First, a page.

Other Specialist Endocrine Services

The majority of endocrine conditions are managed on an outpatient basis. However, there are times when a patient needs to be admitted, for example for intensive blood testing at dedicated times, or other procedures, many of which are listed below.

Selective venous sampling

  • Selective venous sampling of the inferior petrosal sinuses in the evaluation of Cushing’s syndrome
  • Selective venous sampling of the parathyroid glands to localise a parathyroid adenoma
  • Selective venous sampling with calcium stimulation to localise insulin producing tumours of the pancreas

Nuclear medicine

Nuclear medicine scanning is available at the NNUH, to aid the diagnosis and localisation of thyroid, parathyroid and neuroendocrine disorders. PET CT scanning is also available on site. Radioactive iodine treatment is also available for the treatment of both benign thyroid disease: thyrotoxicosis or nodular thyroid disease, and thyroid cancer.

Specialist surgery

Laparascopic adrenal surgery, minimally invasive parathyroid surgery, thyroid surgery, and hepatobiliary surgery are all available at the NNUH.

Radiotherapy and chemotherapy

Specialist cancer services are available at the NNUH oncology day unit. The Big C cancer information centre is also available to support patients with cancer and their families.

Specialist inpatient services

Endocrine conditions such as Cushing’s syndrome and suspected spontaneous hypoglycaemia often require in patient investigation during a brief admission. All elective admissions are coordinated through CIU and Cringleford ward.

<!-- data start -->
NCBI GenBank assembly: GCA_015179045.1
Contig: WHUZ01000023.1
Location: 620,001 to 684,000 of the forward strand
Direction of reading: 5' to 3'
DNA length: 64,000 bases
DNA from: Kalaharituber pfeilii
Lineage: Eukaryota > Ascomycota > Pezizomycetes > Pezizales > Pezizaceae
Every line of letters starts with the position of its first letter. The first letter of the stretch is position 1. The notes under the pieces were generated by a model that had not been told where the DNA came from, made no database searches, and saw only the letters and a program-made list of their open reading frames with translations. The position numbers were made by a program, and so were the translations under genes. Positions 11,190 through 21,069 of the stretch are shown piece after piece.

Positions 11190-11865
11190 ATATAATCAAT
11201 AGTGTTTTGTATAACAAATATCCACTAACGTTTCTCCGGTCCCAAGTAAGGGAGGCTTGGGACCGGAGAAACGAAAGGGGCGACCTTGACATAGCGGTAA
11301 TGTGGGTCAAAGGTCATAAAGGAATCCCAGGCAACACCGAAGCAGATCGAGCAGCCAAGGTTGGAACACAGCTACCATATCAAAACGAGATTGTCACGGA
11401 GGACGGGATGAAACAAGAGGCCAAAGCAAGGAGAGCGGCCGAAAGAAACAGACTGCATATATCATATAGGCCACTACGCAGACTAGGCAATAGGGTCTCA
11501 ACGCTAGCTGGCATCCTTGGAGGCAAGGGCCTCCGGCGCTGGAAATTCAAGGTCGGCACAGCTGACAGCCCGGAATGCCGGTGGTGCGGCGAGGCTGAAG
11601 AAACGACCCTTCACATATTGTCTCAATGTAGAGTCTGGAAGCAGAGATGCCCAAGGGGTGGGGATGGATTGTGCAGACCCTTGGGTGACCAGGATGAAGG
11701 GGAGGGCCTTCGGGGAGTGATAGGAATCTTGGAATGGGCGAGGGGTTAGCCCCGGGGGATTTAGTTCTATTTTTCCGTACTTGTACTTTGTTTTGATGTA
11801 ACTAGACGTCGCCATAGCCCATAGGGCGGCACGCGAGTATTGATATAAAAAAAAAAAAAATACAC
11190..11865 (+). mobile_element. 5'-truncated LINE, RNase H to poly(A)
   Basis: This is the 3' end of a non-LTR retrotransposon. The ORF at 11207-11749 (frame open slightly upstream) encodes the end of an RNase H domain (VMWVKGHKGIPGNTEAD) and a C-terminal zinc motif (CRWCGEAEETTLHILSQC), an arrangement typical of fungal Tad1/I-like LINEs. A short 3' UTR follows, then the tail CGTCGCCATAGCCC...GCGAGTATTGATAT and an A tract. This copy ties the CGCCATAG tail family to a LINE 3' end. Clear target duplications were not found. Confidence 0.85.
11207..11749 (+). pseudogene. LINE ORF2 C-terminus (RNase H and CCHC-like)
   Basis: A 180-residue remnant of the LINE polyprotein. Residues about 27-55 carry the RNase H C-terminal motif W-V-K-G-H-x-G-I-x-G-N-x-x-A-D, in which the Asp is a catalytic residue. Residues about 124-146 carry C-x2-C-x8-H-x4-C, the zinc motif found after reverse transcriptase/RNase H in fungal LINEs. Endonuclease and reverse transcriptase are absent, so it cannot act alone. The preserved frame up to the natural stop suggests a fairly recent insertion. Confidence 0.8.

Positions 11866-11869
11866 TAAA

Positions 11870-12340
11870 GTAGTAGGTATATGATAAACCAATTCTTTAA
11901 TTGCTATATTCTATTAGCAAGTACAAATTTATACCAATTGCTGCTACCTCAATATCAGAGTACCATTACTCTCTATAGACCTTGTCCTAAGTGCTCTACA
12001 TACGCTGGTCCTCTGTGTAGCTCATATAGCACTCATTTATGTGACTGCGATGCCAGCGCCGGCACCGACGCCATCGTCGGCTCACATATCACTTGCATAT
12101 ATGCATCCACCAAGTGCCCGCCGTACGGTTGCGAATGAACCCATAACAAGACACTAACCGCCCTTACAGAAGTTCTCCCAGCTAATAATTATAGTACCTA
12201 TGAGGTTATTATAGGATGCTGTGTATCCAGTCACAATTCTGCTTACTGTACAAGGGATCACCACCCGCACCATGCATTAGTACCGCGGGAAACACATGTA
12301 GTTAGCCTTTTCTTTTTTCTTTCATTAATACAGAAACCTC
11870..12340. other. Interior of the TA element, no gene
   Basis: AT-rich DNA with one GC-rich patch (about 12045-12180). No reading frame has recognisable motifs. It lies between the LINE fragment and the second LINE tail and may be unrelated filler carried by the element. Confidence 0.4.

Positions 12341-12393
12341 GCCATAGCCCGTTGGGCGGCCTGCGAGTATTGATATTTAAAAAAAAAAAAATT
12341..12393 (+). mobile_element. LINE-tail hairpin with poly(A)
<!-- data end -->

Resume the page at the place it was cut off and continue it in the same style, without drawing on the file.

Medical inpatients

Endocrinology is a branch of general medicine. This means that as well as looking after patients with disorders of diabetes or endocrinology, consultants in this specialty also look after general medical patients requiring admission to hospital. The base wards for endocrinology are Cringleford and Langley wards situated on Level 1 East Block.

Junior doctors on the Endocrinology team

As well as the consultants and specialist nurses who are permanent members of the endocrinology team, we also have various junior doctors. Some of these are newly qualified foundation year doctors – FY1 and FY2. They spend most of their time on the wards looking after the inpatients under our care. They are also encouraged to sit in on the specialist clinics though they will not assess patients in these clinics on their own.

More senior doctors used to be called senior house officers (SHOs). They are now called core medical trainees (CMTs) and are more experienced than foundation year doctors, and have started their specialist medical training. After doctors complete their core medical training (usually at least four years after qualifying as a doctor), they can start to specialise in endocrinology and take further postgraduate examinations.

They are then called Specialty trainees (STs) or Specialist registrars (SPRs), though many people still refer to them as registrars. Registrars are already highly trained and so will perform ward rounds and clinics on their own, although they always work under the supervision of a consultant.